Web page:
By THE NATION
Methods used range from creating fake posts from mobile operators, to posing as banks or operators and offering fraudulent promotions in exchange for users’ OTPs.
Once they have a user’s OTP, criminals access their accounts and steal the money.
“The company is greatly concerned about its customers in this situation, and would like to state categorically that customers should keep OTPs personally confidential, like an ATM PIN code,” warned Saichon Submakudom, head of public relations at AIS.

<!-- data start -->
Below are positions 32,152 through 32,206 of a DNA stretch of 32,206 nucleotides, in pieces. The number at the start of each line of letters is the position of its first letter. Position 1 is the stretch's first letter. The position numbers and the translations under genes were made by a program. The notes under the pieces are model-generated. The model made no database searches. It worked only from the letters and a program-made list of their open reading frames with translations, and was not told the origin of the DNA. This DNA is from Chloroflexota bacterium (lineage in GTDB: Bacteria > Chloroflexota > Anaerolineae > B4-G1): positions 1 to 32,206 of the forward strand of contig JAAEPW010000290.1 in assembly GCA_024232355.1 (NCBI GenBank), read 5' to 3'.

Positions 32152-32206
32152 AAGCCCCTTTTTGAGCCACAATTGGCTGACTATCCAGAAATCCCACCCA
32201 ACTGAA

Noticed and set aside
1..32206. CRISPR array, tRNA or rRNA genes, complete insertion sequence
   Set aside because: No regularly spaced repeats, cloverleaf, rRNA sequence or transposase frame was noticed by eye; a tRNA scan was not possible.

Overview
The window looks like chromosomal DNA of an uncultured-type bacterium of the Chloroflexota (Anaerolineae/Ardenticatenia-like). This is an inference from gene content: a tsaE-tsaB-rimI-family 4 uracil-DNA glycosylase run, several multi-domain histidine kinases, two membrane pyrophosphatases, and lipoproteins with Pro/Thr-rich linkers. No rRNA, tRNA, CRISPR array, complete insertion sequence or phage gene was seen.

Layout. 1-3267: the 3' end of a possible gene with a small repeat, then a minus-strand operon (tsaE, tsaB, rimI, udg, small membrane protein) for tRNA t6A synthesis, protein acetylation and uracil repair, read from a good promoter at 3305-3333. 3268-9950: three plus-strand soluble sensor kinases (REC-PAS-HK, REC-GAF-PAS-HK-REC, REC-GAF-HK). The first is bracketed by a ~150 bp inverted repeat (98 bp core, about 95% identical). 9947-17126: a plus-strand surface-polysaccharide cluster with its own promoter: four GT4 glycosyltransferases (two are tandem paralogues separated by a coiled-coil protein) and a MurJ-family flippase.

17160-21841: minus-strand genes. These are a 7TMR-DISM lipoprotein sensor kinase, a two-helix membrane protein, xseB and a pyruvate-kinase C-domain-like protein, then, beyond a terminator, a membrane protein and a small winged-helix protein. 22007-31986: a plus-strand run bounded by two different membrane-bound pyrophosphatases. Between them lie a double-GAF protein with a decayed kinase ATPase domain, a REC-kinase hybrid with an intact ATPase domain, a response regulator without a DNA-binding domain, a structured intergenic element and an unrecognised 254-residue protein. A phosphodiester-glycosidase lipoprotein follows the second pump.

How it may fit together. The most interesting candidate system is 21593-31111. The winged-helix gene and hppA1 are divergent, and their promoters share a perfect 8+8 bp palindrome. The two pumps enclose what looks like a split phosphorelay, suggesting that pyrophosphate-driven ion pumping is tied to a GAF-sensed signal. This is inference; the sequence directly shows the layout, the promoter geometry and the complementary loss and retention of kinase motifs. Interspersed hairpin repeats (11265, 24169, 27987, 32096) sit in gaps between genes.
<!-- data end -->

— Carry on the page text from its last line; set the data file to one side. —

“Do not reveal your OTP to any other person under any circumstances," she added.
"We would like to stress that AIS, as a mobile phone operator, will never contact service users to request an OTP, because the OTP should be known and used only by the customer to secure their own online transactions."
AIS has tagged a warning about criminal scams to the message it sends with OTPs.
Saichon said anyone worried about OTP security could contact the AIS call centre at 1175 or AIS Facebook, 24 hours a day.